According to Cook, motorcycles are the worst for breaking the speed limit.
“As far as the actual humps, those have been under question for quite some time,” said Mayor Troy Rudder. “We've had some cities that said they have to actually pay for cars that bottom out on them. “
Rudder suggested looking in to the longer speed humps, like those found in Levi Jackson State Park as opposed to traditional speed bumps.
“If you don't have the city police do regular patrols there, all you're going to do is give motorcycles and cars a speed ramp because that's all they're going to use it for,” said Jack Riley, a retired State Police Trooper and current candidate for mayor.
Riley suggested that officers patrol the area at different times of day so that the people speeding in the area won't know when they're going to be there.
Rudder spoke with acting London Police Chief Derek House and asked that patrols be increased in the area. The council also made a motion and approved the placement of speed bumps in the Sublimity area.
Hays presented the city with a resolution for a new tornado-warning siren within the city limits.
“One of the needs that I have seen and other city council members have seen as well is we have one tornado siren in the center of town, even some of the outlying fire departments don't have them but we have one area in our city that isn't served and that's Sublimity.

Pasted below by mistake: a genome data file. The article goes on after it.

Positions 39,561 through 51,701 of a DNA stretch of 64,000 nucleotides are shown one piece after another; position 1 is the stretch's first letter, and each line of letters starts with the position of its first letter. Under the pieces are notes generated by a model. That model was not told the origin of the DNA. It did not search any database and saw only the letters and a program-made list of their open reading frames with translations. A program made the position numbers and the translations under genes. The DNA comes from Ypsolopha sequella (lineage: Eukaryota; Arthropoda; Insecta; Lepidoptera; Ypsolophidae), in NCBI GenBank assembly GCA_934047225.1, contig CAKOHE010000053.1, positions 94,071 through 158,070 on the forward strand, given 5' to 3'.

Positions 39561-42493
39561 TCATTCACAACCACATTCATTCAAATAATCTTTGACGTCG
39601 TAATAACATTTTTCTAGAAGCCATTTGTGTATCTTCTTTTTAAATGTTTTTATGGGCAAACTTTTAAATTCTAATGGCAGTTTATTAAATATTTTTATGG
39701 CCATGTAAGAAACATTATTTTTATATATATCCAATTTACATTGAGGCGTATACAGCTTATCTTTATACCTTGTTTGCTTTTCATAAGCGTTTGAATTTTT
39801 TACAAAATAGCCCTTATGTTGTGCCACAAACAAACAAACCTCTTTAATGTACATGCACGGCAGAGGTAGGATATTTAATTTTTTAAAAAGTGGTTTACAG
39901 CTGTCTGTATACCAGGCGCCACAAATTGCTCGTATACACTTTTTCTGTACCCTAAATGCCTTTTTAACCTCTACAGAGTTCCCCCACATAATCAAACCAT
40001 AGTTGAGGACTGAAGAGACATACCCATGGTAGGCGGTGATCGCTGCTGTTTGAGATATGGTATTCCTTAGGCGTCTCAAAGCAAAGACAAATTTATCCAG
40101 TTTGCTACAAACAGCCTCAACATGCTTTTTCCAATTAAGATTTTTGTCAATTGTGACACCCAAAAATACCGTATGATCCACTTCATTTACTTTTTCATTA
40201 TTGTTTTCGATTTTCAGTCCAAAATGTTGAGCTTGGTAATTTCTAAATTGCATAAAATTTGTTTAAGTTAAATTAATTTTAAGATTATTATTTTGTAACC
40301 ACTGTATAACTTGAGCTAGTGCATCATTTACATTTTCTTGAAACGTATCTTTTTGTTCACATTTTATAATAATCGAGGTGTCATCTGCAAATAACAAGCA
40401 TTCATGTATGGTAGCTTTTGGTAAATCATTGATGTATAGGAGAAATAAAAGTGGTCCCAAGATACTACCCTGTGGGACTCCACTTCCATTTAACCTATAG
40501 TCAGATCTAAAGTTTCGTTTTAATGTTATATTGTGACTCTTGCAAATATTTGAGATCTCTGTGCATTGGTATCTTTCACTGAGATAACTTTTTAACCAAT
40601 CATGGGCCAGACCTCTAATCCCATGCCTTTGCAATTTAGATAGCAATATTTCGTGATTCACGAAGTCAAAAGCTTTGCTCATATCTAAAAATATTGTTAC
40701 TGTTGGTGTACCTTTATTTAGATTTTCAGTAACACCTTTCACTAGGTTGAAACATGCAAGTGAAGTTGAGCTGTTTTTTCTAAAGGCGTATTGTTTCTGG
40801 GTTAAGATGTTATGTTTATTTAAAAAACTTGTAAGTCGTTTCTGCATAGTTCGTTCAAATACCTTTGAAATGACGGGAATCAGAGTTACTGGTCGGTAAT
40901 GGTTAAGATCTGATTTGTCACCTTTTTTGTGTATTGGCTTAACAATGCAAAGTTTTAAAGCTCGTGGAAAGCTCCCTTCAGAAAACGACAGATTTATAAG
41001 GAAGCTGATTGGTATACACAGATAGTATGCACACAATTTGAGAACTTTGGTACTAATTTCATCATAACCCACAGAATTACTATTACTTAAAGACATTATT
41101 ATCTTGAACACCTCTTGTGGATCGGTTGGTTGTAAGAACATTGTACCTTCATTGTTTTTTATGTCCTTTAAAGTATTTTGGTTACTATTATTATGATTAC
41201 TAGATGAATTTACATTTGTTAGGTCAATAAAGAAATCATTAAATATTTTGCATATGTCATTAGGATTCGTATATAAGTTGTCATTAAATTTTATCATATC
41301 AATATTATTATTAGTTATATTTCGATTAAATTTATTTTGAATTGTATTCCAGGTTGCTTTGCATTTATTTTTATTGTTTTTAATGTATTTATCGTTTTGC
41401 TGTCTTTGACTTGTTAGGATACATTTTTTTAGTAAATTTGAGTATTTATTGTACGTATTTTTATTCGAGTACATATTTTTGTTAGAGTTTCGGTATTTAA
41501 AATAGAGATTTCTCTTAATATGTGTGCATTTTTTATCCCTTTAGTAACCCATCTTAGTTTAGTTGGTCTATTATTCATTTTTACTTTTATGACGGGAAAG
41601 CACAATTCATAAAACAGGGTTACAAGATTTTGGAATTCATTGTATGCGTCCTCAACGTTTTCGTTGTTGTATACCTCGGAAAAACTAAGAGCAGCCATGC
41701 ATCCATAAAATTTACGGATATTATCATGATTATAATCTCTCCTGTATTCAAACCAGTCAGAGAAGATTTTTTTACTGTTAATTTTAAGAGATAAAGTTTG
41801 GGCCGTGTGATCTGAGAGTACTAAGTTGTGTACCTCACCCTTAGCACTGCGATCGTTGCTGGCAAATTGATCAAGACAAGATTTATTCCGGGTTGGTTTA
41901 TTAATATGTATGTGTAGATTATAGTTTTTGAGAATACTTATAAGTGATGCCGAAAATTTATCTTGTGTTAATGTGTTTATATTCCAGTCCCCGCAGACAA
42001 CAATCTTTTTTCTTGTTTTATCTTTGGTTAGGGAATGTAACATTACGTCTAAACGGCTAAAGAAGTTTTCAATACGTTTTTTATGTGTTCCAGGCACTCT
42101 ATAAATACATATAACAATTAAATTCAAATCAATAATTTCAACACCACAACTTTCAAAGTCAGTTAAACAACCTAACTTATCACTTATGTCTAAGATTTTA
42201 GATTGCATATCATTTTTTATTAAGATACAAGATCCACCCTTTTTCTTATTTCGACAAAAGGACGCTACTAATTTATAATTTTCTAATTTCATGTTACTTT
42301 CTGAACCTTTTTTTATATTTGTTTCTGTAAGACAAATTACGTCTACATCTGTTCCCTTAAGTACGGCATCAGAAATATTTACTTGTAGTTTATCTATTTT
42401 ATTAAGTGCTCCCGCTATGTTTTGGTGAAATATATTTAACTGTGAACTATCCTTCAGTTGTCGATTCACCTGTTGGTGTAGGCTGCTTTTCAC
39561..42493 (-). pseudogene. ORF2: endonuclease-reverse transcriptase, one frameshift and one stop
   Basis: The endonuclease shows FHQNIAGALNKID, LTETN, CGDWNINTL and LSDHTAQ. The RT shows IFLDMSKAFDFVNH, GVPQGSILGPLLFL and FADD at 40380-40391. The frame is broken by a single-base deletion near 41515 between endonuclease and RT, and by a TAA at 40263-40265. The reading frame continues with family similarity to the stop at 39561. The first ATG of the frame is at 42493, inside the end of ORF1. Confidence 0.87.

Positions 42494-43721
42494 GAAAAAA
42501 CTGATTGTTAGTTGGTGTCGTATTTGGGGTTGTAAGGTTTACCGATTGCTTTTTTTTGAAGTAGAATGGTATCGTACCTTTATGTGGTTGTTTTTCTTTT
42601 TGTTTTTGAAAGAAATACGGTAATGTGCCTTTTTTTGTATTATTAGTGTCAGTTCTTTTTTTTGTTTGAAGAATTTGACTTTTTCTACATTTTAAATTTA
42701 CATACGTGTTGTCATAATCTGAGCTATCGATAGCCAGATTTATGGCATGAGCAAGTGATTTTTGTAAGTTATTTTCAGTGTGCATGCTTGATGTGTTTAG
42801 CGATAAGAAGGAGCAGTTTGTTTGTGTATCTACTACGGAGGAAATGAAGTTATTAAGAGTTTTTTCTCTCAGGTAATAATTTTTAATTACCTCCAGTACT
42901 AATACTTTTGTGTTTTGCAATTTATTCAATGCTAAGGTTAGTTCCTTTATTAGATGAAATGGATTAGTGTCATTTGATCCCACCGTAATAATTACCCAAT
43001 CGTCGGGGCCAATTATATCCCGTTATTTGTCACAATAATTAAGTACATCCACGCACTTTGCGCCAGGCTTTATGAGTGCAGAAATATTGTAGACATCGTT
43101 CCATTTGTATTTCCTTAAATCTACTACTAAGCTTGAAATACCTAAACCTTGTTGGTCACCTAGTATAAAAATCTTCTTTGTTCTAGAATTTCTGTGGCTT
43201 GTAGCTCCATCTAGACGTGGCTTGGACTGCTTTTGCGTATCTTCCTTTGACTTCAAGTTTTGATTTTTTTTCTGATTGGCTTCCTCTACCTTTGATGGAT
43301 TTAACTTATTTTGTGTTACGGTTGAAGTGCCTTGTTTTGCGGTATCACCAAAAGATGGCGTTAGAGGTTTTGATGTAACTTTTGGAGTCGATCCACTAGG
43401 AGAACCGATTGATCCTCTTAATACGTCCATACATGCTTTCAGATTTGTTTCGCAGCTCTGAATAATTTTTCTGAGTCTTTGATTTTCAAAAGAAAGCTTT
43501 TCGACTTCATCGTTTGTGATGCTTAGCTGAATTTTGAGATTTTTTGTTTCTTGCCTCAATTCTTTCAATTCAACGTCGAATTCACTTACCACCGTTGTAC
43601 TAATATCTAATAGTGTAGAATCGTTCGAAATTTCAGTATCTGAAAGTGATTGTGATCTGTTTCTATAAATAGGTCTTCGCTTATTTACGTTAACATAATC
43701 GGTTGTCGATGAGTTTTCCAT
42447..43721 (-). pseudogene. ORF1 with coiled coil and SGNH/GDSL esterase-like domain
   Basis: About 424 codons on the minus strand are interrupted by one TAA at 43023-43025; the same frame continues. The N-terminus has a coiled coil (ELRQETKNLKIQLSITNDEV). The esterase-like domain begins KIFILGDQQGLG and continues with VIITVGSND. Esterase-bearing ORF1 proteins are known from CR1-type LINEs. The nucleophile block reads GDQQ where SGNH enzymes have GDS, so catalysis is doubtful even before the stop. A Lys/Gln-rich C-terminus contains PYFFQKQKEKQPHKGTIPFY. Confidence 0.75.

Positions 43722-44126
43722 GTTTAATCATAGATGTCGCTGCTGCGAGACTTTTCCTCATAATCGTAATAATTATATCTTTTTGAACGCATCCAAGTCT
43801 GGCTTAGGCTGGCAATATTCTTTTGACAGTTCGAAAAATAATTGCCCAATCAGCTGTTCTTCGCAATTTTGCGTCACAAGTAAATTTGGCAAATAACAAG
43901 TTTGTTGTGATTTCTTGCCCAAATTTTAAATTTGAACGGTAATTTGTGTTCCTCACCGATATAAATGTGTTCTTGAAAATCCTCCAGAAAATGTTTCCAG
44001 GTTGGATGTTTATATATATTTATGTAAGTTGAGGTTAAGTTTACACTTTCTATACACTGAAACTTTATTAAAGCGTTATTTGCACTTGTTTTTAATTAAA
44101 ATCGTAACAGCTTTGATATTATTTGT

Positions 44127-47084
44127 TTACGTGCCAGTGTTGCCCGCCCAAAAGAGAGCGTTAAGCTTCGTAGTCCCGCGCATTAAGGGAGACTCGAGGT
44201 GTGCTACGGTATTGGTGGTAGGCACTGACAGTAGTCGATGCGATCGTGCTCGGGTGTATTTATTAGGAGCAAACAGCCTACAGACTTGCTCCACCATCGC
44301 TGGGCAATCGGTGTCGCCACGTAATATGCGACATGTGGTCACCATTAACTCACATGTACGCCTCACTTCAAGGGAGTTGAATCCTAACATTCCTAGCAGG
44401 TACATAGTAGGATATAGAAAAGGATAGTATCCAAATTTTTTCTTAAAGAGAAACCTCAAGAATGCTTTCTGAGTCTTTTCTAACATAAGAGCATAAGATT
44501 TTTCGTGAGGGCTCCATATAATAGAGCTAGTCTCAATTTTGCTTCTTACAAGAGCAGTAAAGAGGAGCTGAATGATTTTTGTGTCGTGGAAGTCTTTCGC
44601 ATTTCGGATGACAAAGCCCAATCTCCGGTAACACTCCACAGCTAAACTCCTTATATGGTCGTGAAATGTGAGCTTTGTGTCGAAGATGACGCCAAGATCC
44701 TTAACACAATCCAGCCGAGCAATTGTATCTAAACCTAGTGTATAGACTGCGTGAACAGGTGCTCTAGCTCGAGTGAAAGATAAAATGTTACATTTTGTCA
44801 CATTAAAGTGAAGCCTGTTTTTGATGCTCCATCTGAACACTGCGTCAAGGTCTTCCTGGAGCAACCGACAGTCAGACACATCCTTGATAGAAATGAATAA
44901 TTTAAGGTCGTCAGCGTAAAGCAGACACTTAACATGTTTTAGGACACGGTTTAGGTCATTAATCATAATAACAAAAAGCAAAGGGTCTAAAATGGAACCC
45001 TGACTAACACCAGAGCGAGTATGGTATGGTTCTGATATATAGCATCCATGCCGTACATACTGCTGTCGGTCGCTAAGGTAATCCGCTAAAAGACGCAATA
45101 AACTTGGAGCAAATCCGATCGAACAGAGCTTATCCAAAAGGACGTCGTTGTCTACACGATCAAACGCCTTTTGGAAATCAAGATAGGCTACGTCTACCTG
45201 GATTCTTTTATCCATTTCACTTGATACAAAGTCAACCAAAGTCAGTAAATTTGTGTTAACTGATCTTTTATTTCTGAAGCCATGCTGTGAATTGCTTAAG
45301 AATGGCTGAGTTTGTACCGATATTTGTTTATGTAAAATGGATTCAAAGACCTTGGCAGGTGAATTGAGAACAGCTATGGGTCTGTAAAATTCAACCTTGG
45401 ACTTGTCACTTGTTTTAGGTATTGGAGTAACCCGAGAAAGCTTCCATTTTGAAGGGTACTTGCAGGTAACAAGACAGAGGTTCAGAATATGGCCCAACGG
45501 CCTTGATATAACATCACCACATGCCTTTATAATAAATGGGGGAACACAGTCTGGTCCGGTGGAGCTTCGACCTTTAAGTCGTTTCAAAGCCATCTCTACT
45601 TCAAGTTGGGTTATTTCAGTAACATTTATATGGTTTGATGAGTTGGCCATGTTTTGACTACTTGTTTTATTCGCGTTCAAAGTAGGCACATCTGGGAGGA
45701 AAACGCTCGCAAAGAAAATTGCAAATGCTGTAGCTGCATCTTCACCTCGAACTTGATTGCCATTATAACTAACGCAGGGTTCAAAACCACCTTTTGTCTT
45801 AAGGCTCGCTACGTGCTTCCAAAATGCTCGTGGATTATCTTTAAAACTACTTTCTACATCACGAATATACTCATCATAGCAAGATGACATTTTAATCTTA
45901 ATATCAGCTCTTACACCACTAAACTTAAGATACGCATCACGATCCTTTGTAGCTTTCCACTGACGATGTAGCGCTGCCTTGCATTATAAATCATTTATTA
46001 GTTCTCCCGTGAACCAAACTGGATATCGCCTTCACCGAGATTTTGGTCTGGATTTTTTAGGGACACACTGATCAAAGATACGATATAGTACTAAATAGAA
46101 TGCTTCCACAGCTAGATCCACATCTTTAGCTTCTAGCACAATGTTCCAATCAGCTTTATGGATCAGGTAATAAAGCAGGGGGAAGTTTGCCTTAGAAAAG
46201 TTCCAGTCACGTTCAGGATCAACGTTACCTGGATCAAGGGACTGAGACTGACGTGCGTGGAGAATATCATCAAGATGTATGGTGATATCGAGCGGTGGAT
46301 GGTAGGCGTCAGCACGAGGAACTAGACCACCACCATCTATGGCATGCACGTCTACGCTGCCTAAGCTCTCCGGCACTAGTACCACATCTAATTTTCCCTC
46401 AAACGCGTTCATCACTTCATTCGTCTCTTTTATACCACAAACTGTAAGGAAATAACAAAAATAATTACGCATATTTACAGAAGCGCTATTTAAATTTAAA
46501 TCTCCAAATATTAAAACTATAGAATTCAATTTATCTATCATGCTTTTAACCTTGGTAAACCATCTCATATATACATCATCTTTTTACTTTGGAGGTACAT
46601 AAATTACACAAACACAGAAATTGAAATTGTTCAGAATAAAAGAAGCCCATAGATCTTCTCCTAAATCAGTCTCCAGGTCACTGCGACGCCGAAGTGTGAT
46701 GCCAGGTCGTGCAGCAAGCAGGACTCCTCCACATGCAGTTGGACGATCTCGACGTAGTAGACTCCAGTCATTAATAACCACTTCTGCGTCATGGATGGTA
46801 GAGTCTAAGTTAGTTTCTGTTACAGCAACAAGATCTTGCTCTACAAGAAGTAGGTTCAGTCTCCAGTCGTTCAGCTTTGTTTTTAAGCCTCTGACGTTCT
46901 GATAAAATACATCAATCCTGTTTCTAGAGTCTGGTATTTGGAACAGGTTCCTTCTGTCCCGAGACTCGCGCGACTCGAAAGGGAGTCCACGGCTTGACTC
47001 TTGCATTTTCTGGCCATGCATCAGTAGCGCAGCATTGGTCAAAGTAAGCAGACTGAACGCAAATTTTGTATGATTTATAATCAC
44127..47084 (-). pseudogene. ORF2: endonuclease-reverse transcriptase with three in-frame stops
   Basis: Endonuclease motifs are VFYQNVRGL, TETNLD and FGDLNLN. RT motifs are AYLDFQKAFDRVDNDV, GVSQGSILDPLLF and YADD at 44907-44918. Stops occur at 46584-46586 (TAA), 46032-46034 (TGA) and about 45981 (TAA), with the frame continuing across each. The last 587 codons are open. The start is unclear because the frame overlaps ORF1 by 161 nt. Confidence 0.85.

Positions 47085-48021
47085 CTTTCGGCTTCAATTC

Hays is working to get a grant from the Department of Homeland Security that would have a tornado siren placed in the area.
“Every time we've had a tornado it's either in East Bernstadt or the park, so we've had a lot of near misses out there,” Hays said. “The chances look good that we'll get this.”
The commission also approved the Thursday Night Live and Cruisin' on Main schedule for the summer. This will be the seventh season of Cruisin' on Main and the ninth season of Thursday Night Live.
“Nothing much is changing,” said London Downtown Executive Director Chris Robinson. “The committee has decided after hearing from cruisers for quite some time now that 4 p.m. to 8 p.m. would be a little bit better than a mid-day show.”
Both events are fully funded through private sponsorships. The city provides police protection and road cleaning services.
“Someone had mentioned to me that you could save the city a lot of money on street cleaning and set up by using the work release program,” Phelps said.
Rudder expressed interest in the idea, saying that if they could get the work release inmates he would support them being used to clean up after events.
“The problem with work release is being able to depend on them when you need them,” said Steve Edge, London's Public Works Director. “If they have some kind of lock down they can’t come out. I'd rather plan it in my schedule than to be called at the last minute saying 'we need help.'”
Mike Hamm was reappointed to the London Utility Commission and Ed Hyde of London was appointed to the Airport Board.
“Ed (Hyde) of Legacy City Nissan has expressed interest in serving on the Airport Board for quite some time,” Rudder said. “He's a businessman and a pilot so I'm going to go ahead and appoint him to that board as well.”
The London City Council will next meet at 5:30 p.m. on June 9 at City Hall.